April 2002
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Women's Rights
By Sarah King, SNN Senior Editor, Ascension Collegiate, Bay Roberts, NF

Women’s role in society has become quite a different thing throughout the last century. We have come from homemakers and wives to lawyers, doctors, even construction workers. Thanks to our foremothers, a woman can do anything she pleases in today’s society. Or can she?

Imagine this. It’s 1923, you are a woman. You wake up Monday morning and you begin to prepare for your day. What will you wear? A business suit? A stylishly tailored dress perhaps? Not even close. You put on a plain, somewhat frumpy everyday dress. Why? Because you are a plain, somewhat frumpy full time housewife and mother. You do not have a job outside the home. You can’t vote. You really don’t have any rights. So, you go downstairs to the kitchen. You turn on the radio. The announcer says “And, our feature story this morning…. Ms. Nellie McLung and some of her friends “the suffragettes” have marched to Parliament Hill, in Ottawa this morning, demanding equal rights for WOMEN!!!” He starts to laugh, and you furiously turn off the radio. You have had enough. You’re tired of not having the same rights as your husband. You think, “Bravo Ms. McLung. You’ll save me some day!” And you begin to prepare a meal for your family. But in your heart, finally, you feel some hope. At last someone wants the same things you’ve always wanted.

Now it’s 1940. Canada is at war in Europe. Your husband has already left for overseas. There aren’t enough men left in the country to fill all the jobs necessary during wartime. So, what will the government do? Call on the women of course! You have to provide for your family so you apply for a job at a munitions factory, and you are accepted. It feels good to make a genuine difference in the world. You think that maybe you could get used to this work outside the home business. Your thoughts return to that morning when you first heard about Nellie McLung’s battle for women’s equality. You realize that she must have been successful in her war with the government, or you wouldn’t have this job, contributing to the war effort for your country. “Super! Way to Go Miss!”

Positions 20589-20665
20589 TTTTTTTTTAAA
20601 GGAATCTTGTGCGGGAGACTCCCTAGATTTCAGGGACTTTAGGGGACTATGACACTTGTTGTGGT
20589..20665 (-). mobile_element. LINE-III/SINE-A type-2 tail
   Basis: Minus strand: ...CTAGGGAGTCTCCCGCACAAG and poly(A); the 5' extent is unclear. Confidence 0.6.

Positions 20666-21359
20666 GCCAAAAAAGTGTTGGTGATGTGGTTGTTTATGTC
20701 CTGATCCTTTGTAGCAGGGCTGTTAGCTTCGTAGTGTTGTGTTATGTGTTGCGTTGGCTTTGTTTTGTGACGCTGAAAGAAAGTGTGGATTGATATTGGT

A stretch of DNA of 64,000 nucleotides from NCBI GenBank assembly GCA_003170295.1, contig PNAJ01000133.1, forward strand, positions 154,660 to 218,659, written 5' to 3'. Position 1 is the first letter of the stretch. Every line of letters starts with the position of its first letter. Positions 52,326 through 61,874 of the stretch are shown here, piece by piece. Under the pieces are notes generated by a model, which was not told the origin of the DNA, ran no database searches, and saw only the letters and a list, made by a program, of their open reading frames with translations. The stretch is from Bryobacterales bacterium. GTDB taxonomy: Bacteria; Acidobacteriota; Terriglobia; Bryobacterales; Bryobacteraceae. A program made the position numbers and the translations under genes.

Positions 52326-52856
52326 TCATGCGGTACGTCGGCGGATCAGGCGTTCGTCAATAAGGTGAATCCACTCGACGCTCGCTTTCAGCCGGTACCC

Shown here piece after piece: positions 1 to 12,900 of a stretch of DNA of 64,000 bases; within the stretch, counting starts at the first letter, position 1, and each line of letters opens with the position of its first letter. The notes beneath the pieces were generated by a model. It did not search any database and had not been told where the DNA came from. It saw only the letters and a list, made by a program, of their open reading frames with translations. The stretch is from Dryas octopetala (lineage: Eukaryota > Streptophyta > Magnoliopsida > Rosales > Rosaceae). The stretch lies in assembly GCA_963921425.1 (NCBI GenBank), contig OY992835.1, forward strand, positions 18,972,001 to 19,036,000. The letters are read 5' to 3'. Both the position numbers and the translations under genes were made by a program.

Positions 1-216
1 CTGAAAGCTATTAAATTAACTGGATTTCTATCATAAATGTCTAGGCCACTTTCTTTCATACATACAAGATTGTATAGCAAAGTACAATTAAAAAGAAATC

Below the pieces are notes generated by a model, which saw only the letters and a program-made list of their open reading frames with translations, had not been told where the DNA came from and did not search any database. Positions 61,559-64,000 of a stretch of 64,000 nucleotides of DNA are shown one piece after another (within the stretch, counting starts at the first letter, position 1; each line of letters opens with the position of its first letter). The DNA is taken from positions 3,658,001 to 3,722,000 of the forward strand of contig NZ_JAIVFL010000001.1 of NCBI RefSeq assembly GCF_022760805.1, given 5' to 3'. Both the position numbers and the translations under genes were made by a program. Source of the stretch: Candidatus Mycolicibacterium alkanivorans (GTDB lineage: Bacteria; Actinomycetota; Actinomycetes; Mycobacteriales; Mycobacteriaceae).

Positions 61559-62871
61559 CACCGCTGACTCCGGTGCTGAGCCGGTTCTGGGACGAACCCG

Finally, it’s 1979; your granddaughter has her first part-time job. She’s working at a service station as a mechanic. She’s so proud of her first cheque. She comes to see you and she says “Look, Grandma… Look at the money I made.”

You look at the cheque, proud of her, and you feel a little nostalgic. You think about all of the differences that there are between her life and yours. You tell her your story, about your personal battle for equality. She can’t even IMAGINE a life like yours. She says “WOW! The world’s really changed hasn’t it Grandma?”

Has the world really changed enough? Even now in 2002 there are still misogynistic people, who think that women are inferior to men. What can we do to change the opinions of these people, to show them that women and men are equal? The answer? We must change their mentality. In my opinion, we cannot just tell these people that their opinions are wrong. We must let them figure that out for themselves. We have to prove to them, with concrete evidence that both sexes are equal. Someone told me about an article she read in a magazine. It states that men and women think differently. (This article is referring to the “typical” male and the “typical” female. Not all men/women will approach the situation in this way.) If you take a group of men and put them on a mountain and a group of women and put them on the same mountain, to get to the other side, men will immediately start to climb the mountain, using their own brute strength. Women, on the other hand, will examine the situation, think about all the possible scenarios, and then circle the mountain. Both groups will finish at the same place, but they use completely different techniques to achieve their goals.

Maybe women DON’T have the same amount of physical strength that men have, but that does NOT make us the weaker sex. We have a greater mental capacity to think things through and figure things out.

To change the thinking of misogynistic people? We must use solid, concrete proof to make them change their own opinions of women.

Yes, the world has changed. But it hasn’t changed enough.

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